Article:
Universal Health Insurance plan should be abandoned
Opinion: Proposal would have led to charges for those who now have free access to services
Health insurance policies will no longer be allowed to offer their principal current benefit, which is reduced waiting times for non-emergency treatment. Photograph: Getty Images
The need for the Coalition to re-examine priorities and past commitments in the wake of the mid-term election offers both parties an opportunity to abandon the promise to introduce universal health insurance (UHI) made in their 2011 manifestos.
Both probably hoped that voters would assume that UHI would provide the majority (55 per cent) who now rely on medical and surgical services funded by general taxation (a so-called “single-payer” system) with the privileges enjoyed by the 45 per cent who are also covered by private insurance (a “multi-payer” system). The recent White Paper, however, makes it clear that its outcome is likely to be the opposite. The majority will be compelled to pay for access to services they now obtain free. Health insurance policies will no longer be allowed to offer their principal current benefit, which is reduced waiting times for non-emergency treatment.
The contrast with the UK, where single-payer and multi-payer schemes are similarly available, is striking. Only about 10 per cent of the population are privately insured. Waiting times in the National Health Service have been considerably reduced in recent years and the number of individually purchased insurance policies has been falling, though partially offset by an increased number of corporately purchased policies. Many employers appreciate the convenience of being able to select time and place for medical and surgical procedures. The proposed abolition of this option might make Ireland a less attractive location for foreign companies.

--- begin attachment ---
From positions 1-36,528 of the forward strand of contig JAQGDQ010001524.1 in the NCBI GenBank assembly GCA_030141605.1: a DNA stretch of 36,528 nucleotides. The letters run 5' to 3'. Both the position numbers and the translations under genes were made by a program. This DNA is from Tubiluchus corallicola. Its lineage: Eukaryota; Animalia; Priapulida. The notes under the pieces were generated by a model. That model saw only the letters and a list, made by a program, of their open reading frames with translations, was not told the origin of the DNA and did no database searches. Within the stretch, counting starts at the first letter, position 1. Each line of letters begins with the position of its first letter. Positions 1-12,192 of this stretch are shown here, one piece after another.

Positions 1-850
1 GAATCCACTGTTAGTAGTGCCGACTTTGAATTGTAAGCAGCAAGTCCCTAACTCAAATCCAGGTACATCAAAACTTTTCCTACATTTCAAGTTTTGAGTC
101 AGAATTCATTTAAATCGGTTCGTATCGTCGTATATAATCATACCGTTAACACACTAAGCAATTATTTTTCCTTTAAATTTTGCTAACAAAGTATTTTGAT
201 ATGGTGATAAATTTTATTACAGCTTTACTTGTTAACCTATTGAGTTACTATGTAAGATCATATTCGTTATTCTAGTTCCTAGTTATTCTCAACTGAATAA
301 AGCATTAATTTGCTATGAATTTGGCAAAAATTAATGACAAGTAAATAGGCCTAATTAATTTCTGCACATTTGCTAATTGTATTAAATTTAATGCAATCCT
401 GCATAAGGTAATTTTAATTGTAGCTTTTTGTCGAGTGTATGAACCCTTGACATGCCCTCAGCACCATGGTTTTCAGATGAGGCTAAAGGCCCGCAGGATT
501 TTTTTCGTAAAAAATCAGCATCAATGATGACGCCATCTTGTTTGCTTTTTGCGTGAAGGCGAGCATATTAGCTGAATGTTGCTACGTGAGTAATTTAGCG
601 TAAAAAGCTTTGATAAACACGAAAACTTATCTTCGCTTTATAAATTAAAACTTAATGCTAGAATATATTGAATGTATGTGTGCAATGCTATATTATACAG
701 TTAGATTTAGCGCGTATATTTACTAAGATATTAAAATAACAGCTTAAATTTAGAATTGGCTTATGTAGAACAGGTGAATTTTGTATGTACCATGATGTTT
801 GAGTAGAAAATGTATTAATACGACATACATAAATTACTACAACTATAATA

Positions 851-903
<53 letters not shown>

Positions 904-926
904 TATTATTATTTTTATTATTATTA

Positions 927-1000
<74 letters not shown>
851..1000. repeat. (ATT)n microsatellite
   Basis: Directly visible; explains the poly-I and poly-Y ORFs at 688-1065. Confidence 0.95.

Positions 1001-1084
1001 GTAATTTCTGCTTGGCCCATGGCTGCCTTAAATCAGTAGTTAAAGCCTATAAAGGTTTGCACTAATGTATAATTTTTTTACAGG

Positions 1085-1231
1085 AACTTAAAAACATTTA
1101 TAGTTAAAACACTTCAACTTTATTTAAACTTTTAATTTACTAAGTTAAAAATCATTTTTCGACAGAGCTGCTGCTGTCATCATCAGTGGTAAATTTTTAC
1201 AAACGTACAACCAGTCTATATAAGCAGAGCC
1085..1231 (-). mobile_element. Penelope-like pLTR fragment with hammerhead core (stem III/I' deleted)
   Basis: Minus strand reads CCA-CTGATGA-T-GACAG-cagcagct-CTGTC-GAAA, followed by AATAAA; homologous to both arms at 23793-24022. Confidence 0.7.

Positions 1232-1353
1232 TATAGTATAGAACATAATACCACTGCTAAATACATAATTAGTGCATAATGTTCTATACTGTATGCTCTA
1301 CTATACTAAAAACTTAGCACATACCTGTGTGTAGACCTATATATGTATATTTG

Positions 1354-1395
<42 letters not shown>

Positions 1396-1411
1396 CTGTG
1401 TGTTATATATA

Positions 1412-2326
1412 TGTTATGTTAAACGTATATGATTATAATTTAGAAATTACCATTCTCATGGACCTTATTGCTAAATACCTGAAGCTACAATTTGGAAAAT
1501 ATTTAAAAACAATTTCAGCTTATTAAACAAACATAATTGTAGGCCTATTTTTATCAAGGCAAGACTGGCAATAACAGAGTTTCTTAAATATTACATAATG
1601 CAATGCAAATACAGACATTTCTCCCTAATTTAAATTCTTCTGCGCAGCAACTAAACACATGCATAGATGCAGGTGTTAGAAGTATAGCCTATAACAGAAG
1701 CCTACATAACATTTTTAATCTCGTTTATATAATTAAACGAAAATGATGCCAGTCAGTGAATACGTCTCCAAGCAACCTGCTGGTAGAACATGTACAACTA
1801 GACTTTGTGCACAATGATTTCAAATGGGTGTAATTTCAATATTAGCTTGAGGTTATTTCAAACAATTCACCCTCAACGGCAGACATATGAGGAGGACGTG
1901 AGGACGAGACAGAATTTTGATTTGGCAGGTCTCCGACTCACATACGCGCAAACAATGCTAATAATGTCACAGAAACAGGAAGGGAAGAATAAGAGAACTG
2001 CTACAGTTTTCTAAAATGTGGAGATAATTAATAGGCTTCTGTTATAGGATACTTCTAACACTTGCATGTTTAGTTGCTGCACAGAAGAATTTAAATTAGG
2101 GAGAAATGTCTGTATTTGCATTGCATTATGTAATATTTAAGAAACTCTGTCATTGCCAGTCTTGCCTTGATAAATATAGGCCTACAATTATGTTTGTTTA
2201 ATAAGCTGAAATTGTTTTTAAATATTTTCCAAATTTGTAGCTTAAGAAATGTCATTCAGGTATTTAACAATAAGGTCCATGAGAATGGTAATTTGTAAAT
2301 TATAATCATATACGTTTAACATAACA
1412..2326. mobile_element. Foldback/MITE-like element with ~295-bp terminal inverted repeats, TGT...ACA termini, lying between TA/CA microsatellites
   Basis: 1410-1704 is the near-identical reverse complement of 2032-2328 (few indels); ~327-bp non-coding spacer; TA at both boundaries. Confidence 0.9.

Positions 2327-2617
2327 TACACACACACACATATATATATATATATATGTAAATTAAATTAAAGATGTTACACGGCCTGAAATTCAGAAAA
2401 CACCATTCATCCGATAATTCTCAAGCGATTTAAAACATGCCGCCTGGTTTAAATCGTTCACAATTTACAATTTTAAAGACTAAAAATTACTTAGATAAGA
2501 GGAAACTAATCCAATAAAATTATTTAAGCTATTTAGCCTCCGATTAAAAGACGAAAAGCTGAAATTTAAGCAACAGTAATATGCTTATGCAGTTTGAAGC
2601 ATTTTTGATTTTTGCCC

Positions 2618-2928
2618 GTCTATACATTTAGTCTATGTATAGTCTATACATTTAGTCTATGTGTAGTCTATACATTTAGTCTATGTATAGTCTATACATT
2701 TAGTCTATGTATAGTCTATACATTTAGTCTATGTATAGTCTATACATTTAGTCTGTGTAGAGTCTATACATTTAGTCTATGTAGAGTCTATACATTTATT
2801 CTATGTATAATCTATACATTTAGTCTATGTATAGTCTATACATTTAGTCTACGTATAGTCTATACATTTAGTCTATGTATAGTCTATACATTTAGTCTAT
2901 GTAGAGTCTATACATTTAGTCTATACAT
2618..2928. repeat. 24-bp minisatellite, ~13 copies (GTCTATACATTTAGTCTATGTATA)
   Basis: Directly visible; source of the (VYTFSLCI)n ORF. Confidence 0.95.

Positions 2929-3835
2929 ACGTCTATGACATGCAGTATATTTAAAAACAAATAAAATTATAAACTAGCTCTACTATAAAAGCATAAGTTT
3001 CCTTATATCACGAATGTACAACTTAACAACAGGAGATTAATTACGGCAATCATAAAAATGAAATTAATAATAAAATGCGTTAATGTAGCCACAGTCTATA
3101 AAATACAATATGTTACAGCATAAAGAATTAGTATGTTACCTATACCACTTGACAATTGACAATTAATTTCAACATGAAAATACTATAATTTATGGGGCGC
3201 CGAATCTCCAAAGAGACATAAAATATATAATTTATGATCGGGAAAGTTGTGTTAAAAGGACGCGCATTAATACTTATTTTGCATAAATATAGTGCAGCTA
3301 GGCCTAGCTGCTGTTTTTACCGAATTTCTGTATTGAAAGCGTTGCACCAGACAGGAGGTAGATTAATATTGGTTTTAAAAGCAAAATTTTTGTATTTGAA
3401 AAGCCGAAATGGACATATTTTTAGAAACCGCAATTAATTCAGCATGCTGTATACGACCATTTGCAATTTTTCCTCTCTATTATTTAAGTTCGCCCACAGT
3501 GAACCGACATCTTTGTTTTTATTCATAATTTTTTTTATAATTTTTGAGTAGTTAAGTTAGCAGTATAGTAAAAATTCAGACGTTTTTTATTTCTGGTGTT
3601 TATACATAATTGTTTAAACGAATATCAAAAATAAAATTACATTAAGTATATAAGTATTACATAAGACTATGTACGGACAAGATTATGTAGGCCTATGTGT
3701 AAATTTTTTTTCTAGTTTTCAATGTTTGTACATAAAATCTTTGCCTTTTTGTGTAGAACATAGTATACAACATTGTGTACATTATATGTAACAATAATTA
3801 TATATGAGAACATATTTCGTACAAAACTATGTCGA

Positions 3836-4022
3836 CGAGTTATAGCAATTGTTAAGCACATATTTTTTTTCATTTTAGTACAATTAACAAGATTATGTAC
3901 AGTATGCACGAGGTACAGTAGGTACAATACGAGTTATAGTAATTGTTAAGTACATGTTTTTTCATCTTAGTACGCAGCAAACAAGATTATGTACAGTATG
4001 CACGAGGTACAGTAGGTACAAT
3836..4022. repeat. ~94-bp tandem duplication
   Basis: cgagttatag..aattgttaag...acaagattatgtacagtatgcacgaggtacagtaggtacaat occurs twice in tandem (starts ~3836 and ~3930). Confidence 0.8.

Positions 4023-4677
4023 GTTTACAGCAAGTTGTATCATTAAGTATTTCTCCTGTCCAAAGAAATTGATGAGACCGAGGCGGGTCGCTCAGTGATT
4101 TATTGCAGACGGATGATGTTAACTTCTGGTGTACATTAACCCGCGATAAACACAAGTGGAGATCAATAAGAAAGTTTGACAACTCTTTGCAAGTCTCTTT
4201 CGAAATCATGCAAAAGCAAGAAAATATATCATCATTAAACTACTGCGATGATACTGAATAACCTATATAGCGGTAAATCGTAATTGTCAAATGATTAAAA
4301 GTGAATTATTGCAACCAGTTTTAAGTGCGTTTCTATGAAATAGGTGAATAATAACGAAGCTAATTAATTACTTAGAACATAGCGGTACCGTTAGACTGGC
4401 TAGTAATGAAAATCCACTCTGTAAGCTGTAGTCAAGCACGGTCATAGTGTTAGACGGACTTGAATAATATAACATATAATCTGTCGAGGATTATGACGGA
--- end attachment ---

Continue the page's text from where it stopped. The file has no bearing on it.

The White Paper does not attempt to explain why, by international standards, Ireland has relatively long waiting times for consultations and elective surgical procedures. The problem does not appear to be simply a matter of the availability of facilities. In 2011, Ireland was close to the OECD per capita average in its number of MRI units, but carried out far below the average number of MRI exams. Hospital beds per capita are low by EU standards but very similar to the UK and above Canada and Sweden. The number of doctors per head is lower than the OECD average but not to a major degree. The proportion of doctors classed as specialists, however, is strikingly lower than in any other country, so it is possible that shortage of consultants seriously contributes to the problem.
Method of financingThe White Paper implies that at least part of the problem lies in the system of financing. It proposes switching from block grants to public hospitals to payments for the treatments actually provided. This standard argument for introducing market elements into the provision of public services is intended as an incentive to search for cost-efficiency and lead to the provision of more services for the same total expenditure. But in health services the issue is less clear-cut.
Prices will have to be set for each of some 700 identifiable hospital treatments (“diagnostic related groups”), a list that is likely to grow and change as medical technologies improve. In Ireland, both purchasers and providers of hospital services are in the public sector or are not-for-profit trusts, they may not be responsive to price incentives. There is also the opposite danger cost-saving will be pursued to the detriment of the quality and safety of care. So complex processes of pricing, regulation and monitoring are required, and it is not obvious that the gains in efficiency will justify their potential costs. The decision to proceed with the financing reform appears, however, already to have been taken.